AT&T is no stranger to online video. The company says about 60% of its network traffic comes from video right now. But right on the heels of its acquisition of DIRECTV, the company is planning an even bigger play in the video space.
The wireless and wireline Internet provider announced three new online video streaming packages that it'll launch through DIRECTVat the end of this year.
The packages won't require contracts, won't have set-top box purchases, won't have satellite dishes, and some of them will offer both live TV and premium channels. Basically, it's a nightmare for the cable industry.
Here are some of the package details:
- DIRECTV Now: This will be the top-tier package that includes most of the content that DIRECTV offers. The service will have both on-demand and live programming, with the option to add premium channels (no news yet on which channels those will be).
- DIRECTV Mobile: This will be a cheaper option specifically for smartphones. AT&T says it'll include "premium content" and that customers won't have to be AT&T Wireless subscribers to get it.
- DIRECTV Preview: The last option is a free, ad-supported package that will have less content. AT&T already said that its AUDIENCE Network and Otter Media will be available through this option.
The company says that these packages won't change anything for its traditional DIRECTV service, and will still offer satellite packages as usual. And all of the packages will be available to anyone, regardless of their wireless service or Internet service provider.
AT&T's CEO of entertainment John Stankey said in a press release: "These new video subscription models reflect the flexible content choices, viewing options and simple, transparent pricing that consumers want. AT&T intends to be the first company to deliver that flexibility, along with an effortless customer experience."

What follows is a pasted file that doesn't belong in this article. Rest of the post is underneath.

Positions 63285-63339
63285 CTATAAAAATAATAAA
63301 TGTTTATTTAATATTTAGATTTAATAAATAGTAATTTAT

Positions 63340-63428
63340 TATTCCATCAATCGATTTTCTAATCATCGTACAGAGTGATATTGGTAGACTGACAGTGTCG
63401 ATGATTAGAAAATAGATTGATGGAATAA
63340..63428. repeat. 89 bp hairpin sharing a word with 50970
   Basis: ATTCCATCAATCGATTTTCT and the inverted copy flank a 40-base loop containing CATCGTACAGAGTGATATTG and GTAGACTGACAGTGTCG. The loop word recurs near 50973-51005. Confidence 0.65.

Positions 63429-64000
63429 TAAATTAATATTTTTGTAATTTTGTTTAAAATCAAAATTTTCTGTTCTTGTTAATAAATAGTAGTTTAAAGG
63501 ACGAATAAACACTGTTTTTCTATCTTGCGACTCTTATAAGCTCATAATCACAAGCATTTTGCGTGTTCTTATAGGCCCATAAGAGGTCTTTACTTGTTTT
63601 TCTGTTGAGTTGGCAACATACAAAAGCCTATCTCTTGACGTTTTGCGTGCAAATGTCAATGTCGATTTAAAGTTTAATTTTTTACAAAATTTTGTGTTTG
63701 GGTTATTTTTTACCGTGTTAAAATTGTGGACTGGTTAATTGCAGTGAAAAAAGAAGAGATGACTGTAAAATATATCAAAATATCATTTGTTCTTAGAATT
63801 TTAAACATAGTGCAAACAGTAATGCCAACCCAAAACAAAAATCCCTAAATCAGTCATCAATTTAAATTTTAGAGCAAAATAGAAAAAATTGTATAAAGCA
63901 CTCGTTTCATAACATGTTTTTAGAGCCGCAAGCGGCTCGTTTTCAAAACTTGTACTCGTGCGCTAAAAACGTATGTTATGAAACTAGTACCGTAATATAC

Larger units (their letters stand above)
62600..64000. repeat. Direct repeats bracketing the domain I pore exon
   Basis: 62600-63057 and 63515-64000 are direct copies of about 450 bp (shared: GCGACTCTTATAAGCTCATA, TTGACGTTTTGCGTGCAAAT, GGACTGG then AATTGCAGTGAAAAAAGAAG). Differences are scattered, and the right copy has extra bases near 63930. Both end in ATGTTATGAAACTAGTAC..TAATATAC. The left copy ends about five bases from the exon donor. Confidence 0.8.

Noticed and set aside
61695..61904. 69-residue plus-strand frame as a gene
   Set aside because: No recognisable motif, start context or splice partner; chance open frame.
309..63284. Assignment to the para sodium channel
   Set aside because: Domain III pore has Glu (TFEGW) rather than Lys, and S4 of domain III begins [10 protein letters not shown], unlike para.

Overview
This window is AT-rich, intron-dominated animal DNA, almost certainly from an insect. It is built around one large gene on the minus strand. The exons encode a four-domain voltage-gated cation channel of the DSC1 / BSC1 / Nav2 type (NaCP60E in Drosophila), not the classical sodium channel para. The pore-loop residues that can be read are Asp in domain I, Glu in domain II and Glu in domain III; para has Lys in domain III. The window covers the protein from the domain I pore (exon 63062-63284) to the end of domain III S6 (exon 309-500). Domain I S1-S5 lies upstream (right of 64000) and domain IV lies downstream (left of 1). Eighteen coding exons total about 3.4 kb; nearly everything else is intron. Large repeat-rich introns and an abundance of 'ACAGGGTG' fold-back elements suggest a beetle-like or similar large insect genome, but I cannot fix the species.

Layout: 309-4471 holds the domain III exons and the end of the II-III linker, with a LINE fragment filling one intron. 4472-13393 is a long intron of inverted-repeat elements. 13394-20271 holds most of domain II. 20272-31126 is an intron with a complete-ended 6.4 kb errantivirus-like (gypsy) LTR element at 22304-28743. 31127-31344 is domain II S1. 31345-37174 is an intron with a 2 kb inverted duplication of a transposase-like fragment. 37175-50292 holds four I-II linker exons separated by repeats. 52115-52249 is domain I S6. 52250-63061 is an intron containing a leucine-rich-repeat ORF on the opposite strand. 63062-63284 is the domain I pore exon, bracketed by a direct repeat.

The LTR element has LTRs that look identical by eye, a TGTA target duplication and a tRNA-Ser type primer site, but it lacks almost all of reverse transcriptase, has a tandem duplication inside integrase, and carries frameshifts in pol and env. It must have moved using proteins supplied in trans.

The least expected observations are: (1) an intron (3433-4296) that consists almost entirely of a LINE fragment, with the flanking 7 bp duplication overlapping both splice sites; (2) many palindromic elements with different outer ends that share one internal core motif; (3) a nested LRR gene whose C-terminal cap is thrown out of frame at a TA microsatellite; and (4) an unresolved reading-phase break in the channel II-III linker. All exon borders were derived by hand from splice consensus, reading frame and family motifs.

It's worth noting that while Stankey said the pricing will be transparent, the cost of the packages won't be available until they launch in the fourth quarter of this year.
Taking on cableAT&T's new streaming serviceswill offer yet another option for a growing population of cord-cutters and cord-shavers.
Cable providers and their networks are already feeling the pinch from these changes. Disney said that ESPN has lost 7 million subscribers over the past two years because of the so-called skinny bundles (video packages with less content and cheaper prices).
AT&T could also square off with DISH's Sling TV, which is a no-contract, online video option the satellite provider sells. It comes with about 20 channels for $20, includes EPSN, TNT, AMC and others, and users can even add premium channels for $5 more per month.
With services like Sling TV and AT&T's upcoming packages, users will have much cheaper options for video content than the cable providers offer -- and that's the exact opposite direction the cable companies are moving in. The average cable bill price has grown nearly 6% each year since 1995, and currently sits at a monthly average of $123.
Foolish final thoughtAs users continue looking for alternative video services, AT&T is definitely moving in the right direction with its new offerings. Reasonably priced tiers will likely be the key to success, along with offering the right channels.
It's a bit premature to say how well AT&T's new video services will do, since we don't yet know the channel details or pricing. But I think AT&T's getting into this market at the right time and could be poised to benefit from a growing demand for online video at inexpensive prices.
The article AT&T Takes Aim at Cable Providers With Its Upcoming Video Streaming Service originally appeared on Fool.com.
Chris Neiger has no position in any stocks mentioned. The Motley Fool owns shares of and recommends Walt Disney. Try any of our Foolish newsletter services free for 30 days. We Fools may not all hold the same opinions, but we all believe that considering a diverse range of insights makes us better investors. The Motley Fool has a disclosure policy.
Copyright 1995 - 2016 The Motley Fool, LLC. All rights reserved. The Motley Fool has a disclosure policy.